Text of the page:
Ground report: Why Andhra cops are destroying the ganja crops they ignored for years

TNM travelled to the tribal areas of Andhra where the ganja crops are cultivated. Here’s why the police are suddenly going after the ‘open secret’ in the state.
The Police teams heading to the ganja fields in Chintapalli
The Police teams heading to the ganja fields in Chintapalli
Written by:

Tonnes of ganja crops are piled high as plumes of smoke rise in the air. Workers add in more crops to the burning heap as a police officer shoots the video. Other visuals show acres of ganja crops captured on drone cameras, images of ‘reformed’ stakeholders holding banners against the use of narcotics, and of policemen posing for pictures with seized bundles of marijuana. The Andhra Pradesh police’s Twitter account over the last month is all about Operation Parivarthana, as they set fire to the drugs at their source even as a political fire rages against Chief Minister Jagan Mohan Reddy and his government. Several states have claimed that Andhra Pradesh is the capital of ganja cultivation in the country, and an embattled state government wants to be seen as taking action. 

A view of the mountain ranges in Chintapalli

But away from the media glare, as we travel into the tribal forested regions of Visakhapatnam, the residents of these ‘agency areas’ are baffled. Mahesh (name changed), a 23-year-old, wears a grim face as we stop him on his way to a town from his hamlet. “The police have just destroyed all the crops that my family has cultivated over the last six months,” he says. “They did the same thing back in 2017, but we decided to cultivate again because they didn’t follow up. We thought they were ignoring us again. But we can’t bear the loss anymore,” the young man says, as he vows they will never cultivate ganja again. 

With the police barging into their plots and asking them to either destroy their crops themselves, or watch them being destroyed by the police and have action taken against them, the tribal residents of these regions wonder why, suddenly, there’s so much noise around the cultivation they’ve been going on with for decades. Why do the police suddenly want ‘parivarthana’ — a transformation — around ganja cultivation, when the force has for long been believed to be a part of the ganja nexus in the state? “Letting people in these areas cultivate ganja was in fact a part of their anti-Maoist strategy,” a local journalist tells TNM. 

TNM travelled to the tribal areas of Andhra where the ganja crops are cultivated, spoke to the people who grow ganja, and witnessed how the Andhra police’s Operation Parivarthana actually works on the ground. And the one question that many stakeholders had about this operation is, why now? Why did they ignore this issue for so long, and have suddenly started cracking down on what’s been an open secret in the region?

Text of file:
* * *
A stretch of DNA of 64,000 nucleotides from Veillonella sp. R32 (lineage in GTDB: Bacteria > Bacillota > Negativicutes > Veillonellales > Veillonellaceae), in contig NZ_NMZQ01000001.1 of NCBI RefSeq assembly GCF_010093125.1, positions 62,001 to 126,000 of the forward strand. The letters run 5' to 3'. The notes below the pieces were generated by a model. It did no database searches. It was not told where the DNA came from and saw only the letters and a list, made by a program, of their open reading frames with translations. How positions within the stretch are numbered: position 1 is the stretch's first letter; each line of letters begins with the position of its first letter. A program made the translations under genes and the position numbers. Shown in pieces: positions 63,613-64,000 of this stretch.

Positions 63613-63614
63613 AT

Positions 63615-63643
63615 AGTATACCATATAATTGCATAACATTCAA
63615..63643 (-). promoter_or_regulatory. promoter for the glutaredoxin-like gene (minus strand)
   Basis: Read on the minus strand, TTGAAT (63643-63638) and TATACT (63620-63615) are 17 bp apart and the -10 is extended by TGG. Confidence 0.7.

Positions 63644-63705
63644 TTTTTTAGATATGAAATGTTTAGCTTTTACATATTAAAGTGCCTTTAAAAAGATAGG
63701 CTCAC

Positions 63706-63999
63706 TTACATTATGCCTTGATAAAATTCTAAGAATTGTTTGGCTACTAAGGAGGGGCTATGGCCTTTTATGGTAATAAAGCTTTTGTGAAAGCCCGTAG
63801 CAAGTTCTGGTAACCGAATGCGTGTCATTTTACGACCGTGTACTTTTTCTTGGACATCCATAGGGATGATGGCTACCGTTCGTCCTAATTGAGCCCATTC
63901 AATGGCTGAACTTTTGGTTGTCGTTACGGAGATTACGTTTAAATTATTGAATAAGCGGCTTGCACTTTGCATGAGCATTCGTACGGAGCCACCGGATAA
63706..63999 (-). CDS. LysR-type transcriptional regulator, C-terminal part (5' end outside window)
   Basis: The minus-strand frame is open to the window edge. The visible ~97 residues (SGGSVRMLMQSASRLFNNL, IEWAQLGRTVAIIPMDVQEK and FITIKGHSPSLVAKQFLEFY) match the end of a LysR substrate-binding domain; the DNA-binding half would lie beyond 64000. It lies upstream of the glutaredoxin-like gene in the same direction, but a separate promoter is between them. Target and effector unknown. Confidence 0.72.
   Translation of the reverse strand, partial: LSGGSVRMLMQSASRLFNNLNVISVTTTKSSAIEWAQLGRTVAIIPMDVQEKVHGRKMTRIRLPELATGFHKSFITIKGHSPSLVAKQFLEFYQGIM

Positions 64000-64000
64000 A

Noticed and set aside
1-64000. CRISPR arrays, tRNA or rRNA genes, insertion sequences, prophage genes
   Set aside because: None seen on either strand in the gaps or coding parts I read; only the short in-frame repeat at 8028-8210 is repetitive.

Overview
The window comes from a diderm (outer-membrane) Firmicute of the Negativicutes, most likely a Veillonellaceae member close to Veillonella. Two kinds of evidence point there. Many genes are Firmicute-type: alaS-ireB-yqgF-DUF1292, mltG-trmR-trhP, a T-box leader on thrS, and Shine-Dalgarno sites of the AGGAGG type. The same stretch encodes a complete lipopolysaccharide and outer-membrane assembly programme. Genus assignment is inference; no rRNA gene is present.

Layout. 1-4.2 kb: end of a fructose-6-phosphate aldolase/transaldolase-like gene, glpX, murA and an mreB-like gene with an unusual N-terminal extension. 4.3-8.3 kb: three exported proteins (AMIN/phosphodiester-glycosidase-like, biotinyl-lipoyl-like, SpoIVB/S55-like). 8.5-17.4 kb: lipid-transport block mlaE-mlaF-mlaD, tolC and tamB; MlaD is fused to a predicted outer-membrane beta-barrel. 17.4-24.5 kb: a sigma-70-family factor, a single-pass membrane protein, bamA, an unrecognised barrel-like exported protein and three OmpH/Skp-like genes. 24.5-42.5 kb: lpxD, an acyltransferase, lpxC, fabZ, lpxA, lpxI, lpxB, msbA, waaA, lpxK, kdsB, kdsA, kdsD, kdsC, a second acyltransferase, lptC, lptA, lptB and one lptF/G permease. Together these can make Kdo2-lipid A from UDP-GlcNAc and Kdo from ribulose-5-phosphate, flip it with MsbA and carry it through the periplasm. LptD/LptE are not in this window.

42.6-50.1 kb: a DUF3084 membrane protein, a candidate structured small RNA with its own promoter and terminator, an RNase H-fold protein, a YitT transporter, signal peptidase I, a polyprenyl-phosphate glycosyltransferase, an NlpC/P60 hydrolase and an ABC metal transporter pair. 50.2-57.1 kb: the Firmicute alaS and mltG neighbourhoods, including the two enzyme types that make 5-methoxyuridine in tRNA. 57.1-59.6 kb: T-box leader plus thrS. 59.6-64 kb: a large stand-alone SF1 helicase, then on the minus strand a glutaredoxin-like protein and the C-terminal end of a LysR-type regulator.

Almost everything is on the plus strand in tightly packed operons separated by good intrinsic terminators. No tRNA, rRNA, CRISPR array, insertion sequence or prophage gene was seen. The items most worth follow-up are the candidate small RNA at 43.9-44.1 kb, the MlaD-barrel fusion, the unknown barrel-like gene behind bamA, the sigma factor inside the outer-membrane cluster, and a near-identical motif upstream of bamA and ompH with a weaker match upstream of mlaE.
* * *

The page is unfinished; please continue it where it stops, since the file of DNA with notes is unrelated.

When the police jeeps pull in

The people of Chintapalli town in Visakhapatnam’s ‘agency area’, a term often used to represent tribal habitation located on the foothills of the Eastern Ghats, were shocked the first day they witnessed 11 jeeps zoom into the only petrol bunk in the centre of the town. Each jeep had six local workers. While a driver drove the jeep, a police officer in civil uniform sat in the front holding a walkie talkie. Bush cutters were loaded on top of the vehicles, and one of the jeeps had armed personnel from the greyhounds team — trained specially to fight the Maoists.

The jeeps lined up for refuelling outside the petrol bunk in Chintapalli town

We, too, witness the jeeps as they pull into a petrol bunk. On enquiry, we are told they were teams deployed as part of Andhra Pradesh police’s Operation Parivarthana. These jeeps would refuel every morning, and then head to the interior regions of the ‘agency region’, a word often used to represent the tribal belt. Their mission: to crack down on ganja cultivation.

Over the weeks, the sight of the jeeps has become a daily affair for the local residents. Similar enforcement drives are being carried out in other mandals in the agency area too.

As the jeeps proceed towards their locations, we try to ask the local residents seated in the jeep where they are headed. “We have no idea,” says John (name changed). “They don’t inform us in advance. We are hired for Rs 300 per day. They give us bush cutters. We are taken to the plots where ganja is cultivated and there we have to get off the jeep and trek to the plot and then cut the plants,” he says. 

We decide to follow the jeeps to see how Operation Parivarthana is carried out.

A ‘strategy’ gone sour with politics

Though ganja cultivation has been happening for over four decades in the agency region, it is only over the last 15 years that the cultivation has become so widespread. And according to local journalists, this is because the police at one point decided, strategically, to avoid cracking down on ganja cultivation in order to stay in the good books of tribal residents. “This was a strategy to keep Maoists away,” says journalist R Nageswar. “They thought the tribals wouldn't entertain Maoists if they were allowed to engage in some economic activity. It was a socio-economic strategy. The police also wanted information about the Maoists from the tribal residents, so they wanted to keep them happy.”